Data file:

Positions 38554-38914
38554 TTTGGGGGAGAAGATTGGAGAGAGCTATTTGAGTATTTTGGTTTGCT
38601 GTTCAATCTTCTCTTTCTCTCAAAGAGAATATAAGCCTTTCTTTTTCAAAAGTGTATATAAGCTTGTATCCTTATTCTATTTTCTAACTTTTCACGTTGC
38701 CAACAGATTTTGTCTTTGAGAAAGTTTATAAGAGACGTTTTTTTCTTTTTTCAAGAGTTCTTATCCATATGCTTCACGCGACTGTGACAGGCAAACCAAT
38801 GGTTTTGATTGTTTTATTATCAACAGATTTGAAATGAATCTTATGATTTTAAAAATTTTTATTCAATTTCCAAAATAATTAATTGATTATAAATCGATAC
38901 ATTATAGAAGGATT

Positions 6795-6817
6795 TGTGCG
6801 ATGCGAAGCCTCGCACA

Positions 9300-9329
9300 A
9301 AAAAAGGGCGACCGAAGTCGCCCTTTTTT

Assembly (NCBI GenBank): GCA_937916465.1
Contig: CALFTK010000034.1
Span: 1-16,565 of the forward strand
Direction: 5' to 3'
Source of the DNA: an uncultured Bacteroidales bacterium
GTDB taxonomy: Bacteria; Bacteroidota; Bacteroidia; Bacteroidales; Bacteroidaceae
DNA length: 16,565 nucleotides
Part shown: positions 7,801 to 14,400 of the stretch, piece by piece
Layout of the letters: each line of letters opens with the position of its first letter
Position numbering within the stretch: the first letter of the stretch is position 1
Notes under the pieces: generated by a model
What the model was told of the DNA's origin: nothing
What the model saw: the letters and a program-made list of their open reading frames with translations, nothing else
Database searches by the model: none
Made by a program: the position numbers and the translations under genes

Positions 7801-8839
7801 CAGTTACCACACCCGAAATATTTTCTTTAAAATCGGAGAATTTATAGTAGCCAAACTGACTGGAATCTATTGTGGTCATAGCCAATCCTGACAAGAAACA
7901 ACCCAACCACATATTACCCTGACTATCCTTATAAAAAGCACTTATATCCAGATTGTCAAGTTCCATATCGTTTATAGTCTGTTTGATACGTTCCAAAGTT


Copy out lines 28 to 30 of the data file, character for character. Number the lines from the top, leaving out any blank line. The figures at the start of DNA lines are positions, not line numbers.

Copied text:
Positions 7801-8839
7801 CAGTTACCACACCCGAAATATTTTCTTTAAAATCGGAGAATTTATAGTAGCCAAACTGACTGGAATCTATTGTGGTCATAGCCAATCCTGACAAGAAACA
7901 ACCCAACCACATATTACCCTGACTATCCTTATAAAAAGCACTTATATCCAGATTGTCAAGTTCCATATCGTTTATAGTCTGTTTGATACGTTCCAAAGTT